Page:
Is circulation real?

Discussion in 'Hydrodynamics and Aerodynamics' started by Mikko Brummer, Jan 25, 2013.

  1. Mikko Brummer
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    Mikko Brummer Senior Member

    Even without lift and circulation, the velocity field around a profile moving in the fluid standing still is surprising, when looked in the reference frame of the outside observer.
     

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  2. Mikko Brummer
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    Mikko Brummer Senior Member

    Here's JPGs for those who don't want to download the large videos. First, with the wing/keel moving in the fluid that is inert - like a keel slicing through water, in the reference frame of an outside observer who is standing ashore. This reveals the circulatory motion of the flow around the wing or keel profile.

    Second, with the wing stationary and the wind blowing, like in the wind tunnel, or in the sailor's reference frame moving with the boat. This shows the familiar streamlines (pathlines) around the foil, and the velocity vectors, which look so different from the first case.

    If you add the free stream (uniform flow) vectors into the vectors shown in the first case, you end up in the flow field of the second case (as far as I understand).

    The case for the sail boat and its sails is still more complicated than the wind tunnel: There, both the wind and the boat are moving, in different directions, forming the apparent wind striking on the sails.
     

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  3. Joakim
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    Joakim Senior Member

    There is no difference between moving fluid vs. moving wing. Why do you want to simulate them time dependent while the problem is totally stationary (unless you want to simulate velocity changes)? For a CFD simulation it is typically much easier to use a stationary wing in a steady flow field. Then you can view the results in any frame of reference you like. In most CFD softwares changing frame of reference for post processing is very easy.

    I didn't find anything surprising in the zero lift situation. You can see the same from streamlines as well. Of course the flow has to go around the wing with higher velocity and horizontal component in the velocity.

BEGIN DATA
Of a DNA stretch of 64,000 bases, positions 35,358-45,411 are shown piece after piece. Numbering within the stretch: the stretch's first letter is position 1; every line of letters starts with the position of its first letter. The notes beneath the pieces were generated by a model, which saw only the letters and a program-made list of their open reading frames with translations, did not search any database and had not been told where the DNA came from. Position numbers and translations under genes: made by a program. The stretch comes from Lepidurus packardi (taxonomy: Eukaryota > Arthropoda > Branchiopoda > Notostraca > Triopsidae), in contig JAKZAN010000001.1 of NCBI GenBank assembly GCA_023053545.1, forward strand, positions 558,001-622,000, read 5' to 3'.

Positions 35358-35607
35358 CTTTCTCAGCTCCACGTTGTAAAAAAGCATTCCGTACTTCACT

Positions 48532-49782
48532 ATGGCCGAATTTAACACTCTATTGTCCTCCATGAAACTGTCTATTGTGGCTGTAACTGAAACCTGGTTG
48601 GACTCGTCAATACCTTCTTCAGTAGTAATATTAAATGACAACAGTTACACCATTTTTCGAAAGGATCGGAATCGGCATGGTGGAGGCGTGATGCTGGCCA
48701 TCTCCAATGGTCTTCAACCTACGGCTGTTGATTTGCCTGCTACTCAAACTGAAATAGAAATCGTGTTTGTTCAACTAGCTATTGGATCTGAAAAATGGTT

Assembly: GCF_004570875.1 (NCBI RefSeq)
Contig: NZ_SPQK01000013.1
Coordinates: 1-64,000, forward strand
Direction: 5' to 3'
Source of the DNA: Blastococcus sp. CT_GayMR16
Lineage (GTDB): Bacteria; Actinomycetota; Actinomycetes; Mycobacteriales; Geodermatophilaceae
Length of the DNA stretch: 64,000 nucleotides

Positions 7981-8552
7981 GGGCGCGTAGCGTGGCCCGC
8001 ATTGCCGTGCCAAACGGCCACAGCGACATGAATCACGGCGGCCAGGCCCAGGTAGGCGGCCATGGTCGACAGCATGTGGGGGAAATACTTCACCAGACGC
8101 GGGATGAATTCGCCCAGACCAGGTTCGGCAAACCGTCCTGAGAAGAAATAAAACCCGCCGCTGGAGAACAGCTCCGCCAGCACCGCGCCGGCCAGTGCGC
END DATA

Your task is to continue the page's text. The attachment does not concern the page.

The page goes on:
4. philSweet
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    philSweet Senior Member

    Isn't there? Would the solution look the same without the contribution of the starting vortex? You could, of course, accelerate the flow around a fixed wing.

    I think dynamic modelling is at the heart of Mikko's interests. And I was happy to be able to look at these things from that perspective.

    Mikko, I'm a bit confused by the boundary conditions on the upper and lower surface of the model. It looks like the problem is calculated for the viewing area frame by frame, and the upper and lower boundary is sourcing and sinking the material willy nilly. Are there constraints on the boundary's ability to source and sink material? And are these applied in one dimension only (mass balance) of two dimensions (mass and energy). Just eyeballing it, there appears to be an energy balance mismatch.

    Shouldn't there be more updraft in front of the wing?
     
  5. Mikko Brummer
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    Mikko Brummer Senior Member

    I wanted to bring out the flow pattern revealing the circulatory flow. I realize changing the coordinate system is just mathematics, but my post processor does not have that feature. Also, the solver is inherently transient, there is no stationary option. And setting up motion is just as simple as static in it. To me, to see what the flow field around a moving foil in stationary fluid (like the keel of the sailboat in the water) was a revelation. So indelible in my mind is the flow pattern of the moving reference frame (wind tunnel type) - I would expect it is so to 99% of us ;-).

    You probably can read the streamlines so well, but I don't. I think the common belief would be the foil just pushes the water neatly aside as it slices through the water, not that it first shoves water forward and out, then the water is bending back on the rear part of the foil at nearly straight angles... I never anticipated it from the streamlines...
     

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  6. Mikko Brummer
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    Mikko Brummer Senior Member

    The upper & lower boundary conditions are periodic, to model a larger domain than what it really is... it's like the flow that goes out from the bottom comes back in from the top - not very realistic, but it makes for a faster simulation when the domain can be smaller. The simulations shown are very coarse, and in 2D, but they should reveal a pretty realistic flow pattern. They run almost in realtime on my system.
     
  7. Mikko Brummer
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    Mikko Brummer Senior Member